Professor Scott Anderson Reviews
Prof: Scott Anderson / Fall 2021
Nov 27, 2021
This is not a good course. It is cobbled together. I do think that its only purpose is to fulfill the departmental requirement and that's really it. I know part of why grades suffer: the way in which we're told to write papers is directly antithetical to how it is done in the profession. No one in philosophy takes 900 words to summarize an author's position and then 600 words to apply it to a practical case in a single paper. Not to mention that we're advised to do away with intro and conclusion, as well as roadmapping. That notion is absurd to me. I cannot recommend, honestly, that you take this course until it is fixed. Of course, you may not have that option if you're doing PHIL as your major.
We didn't learn much. We touched on Mill, Kant, Bentham, Hume, and Aristotle. Anything I learned about those texts I could have gotten a more in-depth take on from the SEP. I now have a copy of the Nicomachean Ethics. That is it. It isn't annotated in great depth because we never got there. We didn't explore the underlying complexity of Ancient Greek terminology (Dr. Griffin does a fantastic job of this in PHIL 211) even though we should have (I'm referring to things like eudaimonia here). I have barely gained an understanding of the text, and honestly, I'm going to read it front-to-back over the summer with the SEP so that I can actually get stuck into the details. I frankly think that this is a filler of a class.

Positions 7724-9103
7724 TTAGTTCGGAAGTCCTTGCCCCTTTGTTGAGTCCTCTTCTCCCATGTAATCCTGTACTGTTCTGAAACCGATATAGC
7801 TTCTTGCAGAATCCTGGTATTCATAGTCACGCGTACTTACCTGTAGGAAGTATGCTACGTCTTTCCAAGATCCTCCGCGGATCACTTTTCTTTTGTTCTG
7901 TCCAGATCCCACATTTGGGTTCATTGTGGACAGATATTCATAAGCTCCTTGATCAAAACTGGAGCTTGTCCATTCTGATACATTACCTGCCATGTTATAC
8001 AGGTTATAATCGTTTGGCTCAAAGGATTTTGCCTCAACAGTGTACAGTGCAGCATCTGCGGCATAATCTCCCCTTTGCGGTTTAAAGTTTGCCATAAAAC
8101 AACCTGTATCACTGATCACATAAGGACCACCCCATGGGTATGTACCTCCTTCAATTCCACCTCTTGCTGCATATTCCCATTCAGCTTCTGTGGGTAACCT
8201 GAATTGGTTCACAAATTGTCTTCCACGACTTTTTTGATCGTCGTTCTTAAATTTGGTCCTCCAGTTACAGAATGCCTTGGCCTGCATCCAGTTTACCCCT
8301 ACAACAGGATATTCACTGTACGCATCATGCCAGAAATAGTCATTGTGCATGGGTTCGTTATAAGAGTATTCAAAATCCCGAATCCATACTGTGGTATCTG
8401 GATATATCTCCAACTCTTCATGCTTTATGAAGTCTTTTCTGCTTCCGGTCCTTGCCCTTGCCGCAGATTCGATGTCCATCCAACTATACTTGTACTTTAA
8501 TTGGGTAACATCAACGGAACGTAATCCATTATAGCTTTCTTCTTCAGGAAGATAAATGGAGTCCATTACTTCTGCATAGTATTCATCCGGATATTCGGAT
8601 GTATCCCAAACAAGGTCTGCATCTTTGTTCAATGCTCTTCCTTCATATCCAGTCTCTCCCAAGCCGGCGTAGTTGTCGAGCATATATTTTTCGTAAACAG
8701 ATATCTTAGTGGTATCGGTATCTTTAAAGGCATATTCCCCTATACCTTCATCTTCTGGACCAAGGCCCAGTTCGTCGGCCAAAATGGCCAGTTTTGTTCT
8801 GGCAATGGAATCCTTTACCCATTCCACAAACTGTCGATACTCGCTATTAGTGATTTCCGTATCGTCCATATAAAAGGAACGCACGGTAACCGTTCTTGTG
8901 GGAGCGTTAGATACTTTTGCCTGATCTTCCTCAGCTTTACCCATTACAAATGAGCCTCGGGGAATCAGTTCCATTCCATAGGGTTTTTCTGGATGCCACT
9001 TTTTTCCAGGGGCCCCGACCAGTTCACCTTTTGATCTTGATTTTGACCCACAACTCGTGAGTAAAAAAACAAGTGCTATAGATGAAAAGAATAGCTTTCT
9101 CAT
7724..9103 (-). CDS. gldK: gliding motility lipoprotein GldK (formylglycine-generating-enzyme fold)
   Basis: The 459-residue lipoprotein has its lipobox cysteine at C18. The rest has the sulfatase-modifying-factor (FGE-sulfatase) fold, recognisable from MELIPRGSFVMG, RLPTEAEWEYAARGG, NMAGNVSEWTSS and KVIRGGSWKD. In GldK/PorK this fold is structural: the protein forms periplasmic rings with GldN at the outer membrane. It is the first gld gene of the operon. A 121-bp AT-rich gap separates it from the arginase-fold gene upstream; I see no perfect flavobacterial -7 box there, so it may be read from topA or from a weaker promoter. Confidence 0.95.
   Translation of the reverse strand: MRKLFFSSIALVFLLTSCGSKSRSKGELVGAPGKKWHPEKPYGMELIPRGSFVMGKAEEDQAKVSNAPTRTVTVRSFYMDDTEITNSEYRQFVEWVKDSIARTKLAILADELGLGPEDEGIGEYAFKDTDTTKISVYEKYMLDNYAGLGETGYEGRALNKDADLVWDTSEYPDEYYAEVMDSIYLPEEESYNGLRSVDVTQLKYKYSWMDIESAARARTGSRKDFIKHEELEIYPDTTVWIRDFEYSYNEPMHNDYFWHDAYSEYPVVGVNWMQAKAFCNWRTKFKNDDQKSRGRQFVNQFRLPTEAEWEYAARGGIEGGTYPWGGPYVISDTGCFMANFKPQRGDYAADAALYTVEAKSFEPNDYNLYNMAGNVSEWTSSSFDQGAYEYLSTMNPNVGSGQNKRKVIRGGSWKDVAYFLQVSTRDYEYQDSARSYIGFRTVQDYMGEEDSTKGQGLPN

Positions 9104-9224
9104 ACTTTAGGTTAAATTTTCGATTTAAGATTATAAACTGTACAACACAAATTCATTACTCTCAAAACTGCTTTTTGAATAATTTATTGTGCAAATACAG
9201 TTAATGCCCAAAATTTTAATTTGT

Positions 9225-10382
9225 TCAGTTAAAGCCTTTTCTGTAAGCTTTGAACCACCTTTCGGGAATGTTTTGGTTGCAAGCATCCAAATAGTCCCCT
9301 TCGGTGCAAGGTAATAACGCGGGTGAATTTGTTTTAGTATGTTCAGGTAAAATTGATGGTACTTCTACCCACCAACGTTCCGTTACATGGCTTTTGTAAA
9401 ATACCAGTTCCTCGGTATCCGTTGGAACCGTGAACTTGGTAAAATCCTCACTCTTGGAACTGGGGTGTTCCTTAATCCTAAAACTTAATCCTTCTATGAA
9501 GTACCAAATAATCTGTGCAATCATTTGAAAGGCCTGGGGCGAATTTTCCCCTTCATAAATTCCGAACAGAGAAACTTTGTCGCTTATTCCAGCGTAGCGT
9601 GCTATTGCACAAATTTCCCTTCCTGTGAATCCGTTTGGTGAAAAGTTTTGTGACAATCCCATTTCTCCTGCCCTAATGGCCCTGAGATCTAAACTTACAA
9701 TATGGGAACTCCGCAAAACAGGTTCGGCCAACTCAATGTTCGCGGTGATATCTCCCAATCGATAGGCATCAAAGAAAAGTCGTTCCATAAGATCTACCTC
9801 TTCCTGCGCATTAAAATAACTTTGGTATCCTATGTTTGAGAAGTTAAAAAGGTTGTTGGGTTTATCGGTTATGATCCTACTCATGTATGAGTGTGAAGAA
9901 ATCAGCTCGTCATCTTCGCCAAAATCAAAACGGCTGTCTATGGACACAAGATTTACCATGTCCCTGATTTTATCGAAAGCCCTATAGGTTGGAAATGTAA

Dr. Anderson seems to me to be a smart, well-educated, and proper philosopher. However, his teaching leaves a lot to be desired. I don't want to drag him down as a person--he's great in that way. However, when his teaching style is reading questions to us off of slides we already have access to in order to answer in a sort of discussion-format...that is where my criticism begins. This does nothing, pedagogically speaking. Many students are not PHIL majors or intending to do real, specialized work in the field. The people I know in this class are taking it as an elective. As a result, the course is dry and boring--few people make discussion points. As such, the teaching feels non-existent. I barely learned--not to be rude, but rather to say that if I wanted to learn what I did in this cours...read more
Don't take it if you don't have to. Otherwise, buckle down and get ready for ridiculously formatted essays and little by way of helpful feedback. Be weary of the ethical question you have to generate. Anything systemic or interesting (like criminal punishment or racism or environmental issues) is usually deemed "too" social-political philosophy. I for one, wrote on such a question, and I got the same mark I did when I wrote on an interpersonal ethical question (the kind we're supposed to make). You'll be better off writing a paper you're interested in and care about since you're stuck with the question you make for the year. Do your best, and don't expect to perform outstandingly.